Former Aifa director general David Severn says the trade body’s decision to open up its membership to include restricted advisers is “regrettable”, although understandable given its funding constraints.
Severn (pictured), also a former FSA head of retail policy, believes Aifa has decided to broaden its membership base in response to funding difficulties.
He says: “In one way one can understand it because if the result of the RDR is that the number of true IFAs reduces, that is going to create a funding gap and they are going to need money from somewhere to sustain the organisation.
“It is understandable, but I have to say regrettable in a way. Obviously there are some aspects of the regulation of advice which are common with both tied and independent advisers. But the whole rationale for setting up Aifa was to give a voice for truly independent advisers and my preference if it could be funded would be for an organisation that supported truly professional advisers.”
Severn says the inclusion of restricted advisers may prompt IFAs who decide to retain the independent label to leave Aifa.
He adds: “The risk here is that there will be some desertion among those IFAs who are really strong on the value of independence. But the hard nosed commercial approach to this from Aifa may well be ‘so what’. It is keeping the networks and the bigger players and they are the ones who pay the money.”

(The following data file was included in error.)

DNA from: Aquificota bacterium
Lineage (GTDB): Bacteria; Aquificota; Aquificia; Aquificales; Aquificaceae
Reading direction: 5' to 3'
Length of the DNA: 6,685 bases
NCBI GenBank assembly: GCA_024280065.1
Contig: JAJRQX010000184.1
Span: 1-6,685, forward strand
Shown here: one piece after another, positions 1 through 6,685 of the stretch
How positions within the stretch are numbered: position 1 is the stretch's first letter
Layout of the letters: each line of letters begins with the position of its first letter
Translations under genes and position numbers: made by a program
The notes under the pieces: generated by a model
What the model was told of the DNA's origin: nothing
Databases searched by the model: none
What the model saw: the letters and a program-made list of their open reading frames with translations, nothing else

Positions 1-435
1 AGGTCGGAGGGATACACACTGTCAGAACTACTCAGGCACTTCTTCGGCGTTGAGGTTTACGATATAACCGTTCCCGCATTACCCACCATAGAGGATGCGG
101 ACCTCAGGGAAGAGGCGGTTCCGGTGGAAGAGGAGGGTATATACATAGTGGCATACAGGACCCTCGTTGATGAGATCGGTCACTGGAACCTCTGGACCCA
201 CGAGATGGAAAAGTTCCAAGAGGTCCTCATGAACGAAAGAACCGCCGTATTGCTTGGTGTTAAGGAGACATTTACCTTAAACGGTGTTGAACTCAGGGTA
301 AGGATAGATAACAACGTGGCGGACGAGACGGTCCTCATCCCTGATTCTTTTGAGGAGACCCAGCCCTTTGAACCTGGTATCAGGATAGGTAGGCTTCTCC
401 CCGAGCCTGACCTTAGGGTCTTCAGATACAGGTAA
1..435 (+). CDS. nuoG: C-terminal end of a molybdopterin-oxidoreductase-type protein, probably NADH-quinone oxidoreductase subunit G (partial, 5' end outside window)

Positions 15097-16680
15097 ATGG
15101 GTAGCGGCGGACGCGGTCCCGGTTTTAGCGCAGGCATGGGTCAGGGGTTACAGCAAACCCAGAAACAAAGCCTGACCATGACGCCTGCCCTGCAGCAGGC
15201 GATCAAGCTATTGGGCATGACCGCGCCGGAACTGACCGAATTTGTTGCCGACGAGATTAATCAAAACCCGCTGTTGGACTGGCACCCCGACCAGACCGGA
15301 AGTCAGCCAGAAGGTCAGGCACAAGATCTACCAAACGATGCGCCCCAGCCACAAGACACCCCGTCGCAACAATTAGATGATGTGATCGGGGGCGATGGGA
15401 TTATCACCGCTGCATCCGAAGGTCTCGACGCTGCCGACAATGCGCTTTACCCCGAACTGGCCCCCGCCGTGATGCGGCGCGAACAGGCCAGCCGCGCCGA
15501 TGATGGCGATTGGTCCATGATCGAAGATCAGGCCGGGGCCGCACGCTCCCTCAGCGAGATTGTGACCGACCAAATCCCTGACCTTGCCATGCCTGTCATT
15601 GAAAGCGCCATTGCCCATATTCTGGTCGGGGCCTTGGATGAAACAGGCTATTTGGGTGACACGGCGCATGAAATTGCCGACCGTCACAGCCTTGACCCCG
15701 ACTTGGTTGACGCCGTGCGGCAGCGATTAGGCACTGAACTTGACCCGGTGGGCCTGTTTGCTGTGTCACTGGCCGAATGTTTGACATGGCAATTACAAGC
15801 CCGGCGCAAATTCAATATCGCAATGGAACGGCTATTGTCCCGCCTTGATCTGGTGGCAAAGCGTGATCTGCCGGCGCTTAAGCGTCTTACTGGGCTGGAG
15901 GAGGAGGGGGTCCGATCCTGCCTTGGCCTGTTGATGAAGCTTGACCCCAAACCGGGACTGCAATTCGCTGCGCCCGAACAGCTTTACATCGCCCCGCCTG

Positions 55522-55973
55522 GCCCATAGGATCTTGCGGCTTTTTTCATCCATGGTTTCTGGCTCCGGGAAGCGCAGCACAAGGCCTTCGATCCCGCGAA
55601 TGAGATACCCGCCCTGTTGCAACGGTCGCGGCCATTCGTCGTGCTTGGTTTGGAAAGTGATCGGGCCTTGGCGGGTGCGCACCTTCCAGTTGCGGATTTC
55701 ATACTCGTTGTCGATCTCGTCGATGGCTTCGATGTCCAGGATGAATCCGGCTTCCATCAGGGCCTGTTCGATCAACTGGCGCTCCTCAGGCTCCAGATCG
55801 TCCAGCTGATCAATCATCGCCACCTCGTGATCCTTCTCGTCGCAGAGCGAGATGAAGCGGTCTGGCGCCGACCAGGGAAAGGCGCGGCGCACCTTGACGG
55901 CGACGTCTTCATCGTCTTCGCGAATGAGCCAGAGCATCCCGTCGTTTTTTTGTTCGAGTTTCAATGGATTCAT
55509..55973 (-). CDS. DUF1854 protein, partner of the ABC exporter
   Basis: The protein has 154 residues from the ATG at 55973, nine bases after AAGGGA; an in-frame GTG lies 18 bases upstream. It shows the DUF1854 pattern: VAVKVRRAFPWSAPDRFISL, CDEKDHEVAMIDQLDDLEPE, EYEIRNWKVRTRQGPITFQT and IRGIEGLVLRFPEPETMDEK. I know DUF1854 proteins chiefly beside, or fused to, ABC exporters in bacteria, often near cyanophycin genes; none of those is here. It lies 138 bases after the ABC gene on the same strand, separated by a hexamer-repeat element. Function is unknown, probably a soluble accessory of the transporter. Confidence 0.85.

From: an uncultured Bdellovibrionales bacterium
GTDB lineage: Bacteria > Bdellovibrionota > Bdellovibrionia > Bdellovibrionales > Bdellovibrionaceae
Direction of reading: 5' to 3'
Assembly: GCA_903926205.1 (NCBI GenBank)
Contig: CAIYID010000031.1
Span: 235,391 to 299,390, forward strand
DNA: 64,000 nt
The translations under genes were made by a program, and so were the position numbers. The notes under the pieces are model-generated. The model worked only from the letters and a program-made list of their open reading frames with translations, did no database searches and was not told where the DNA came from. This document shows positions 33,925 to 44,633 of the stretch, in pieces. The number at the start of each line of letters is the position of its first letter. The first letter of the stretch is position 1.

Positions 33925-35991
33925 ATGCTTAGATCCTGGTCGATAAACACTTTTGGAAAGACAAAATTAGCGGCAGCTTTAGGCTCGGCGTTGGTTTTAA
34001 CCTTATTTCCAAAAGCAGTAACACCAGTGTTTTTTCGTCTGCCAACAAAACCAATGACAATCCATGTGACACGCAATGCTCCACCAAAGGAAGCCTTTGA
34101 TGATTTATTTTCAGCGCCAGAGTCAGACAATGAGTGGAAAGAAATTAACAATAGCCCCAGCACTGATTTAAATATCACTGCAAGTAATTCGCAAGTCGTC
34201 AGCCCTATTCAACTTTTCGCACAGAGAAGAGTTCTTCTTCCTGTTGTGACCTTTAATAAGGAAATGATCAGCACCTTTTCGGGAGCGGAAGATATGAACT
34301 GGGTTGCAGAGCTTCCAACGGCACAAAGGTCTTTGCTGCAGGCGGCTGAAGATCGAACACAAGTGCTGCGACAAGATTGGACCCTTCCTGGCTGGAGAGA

Former IFA Association director general Garry Heath has warned the Aifa move to allow restricted advisers could make the trade body less relevant.
He says: “When organisations expand their footprint they become less relevant to each sector of their membership.
“As I understand it Aifa is having enough trouble as it is attracting IFAs to take up membership. If the breadth of the organisation keeps expanding, it will end up representing nothing for everybody.”
But Personal Finance Society chief executive Fay Goddard, a former Aifa deputy director general, says: “The new definition of independence is very challenging. Restricted advisers and independent advisers will be facing exactly the same challenges.
“It is important that the advisory community has a strong and united voice on the things that are relevant to all of them. I would hope that people would support this.”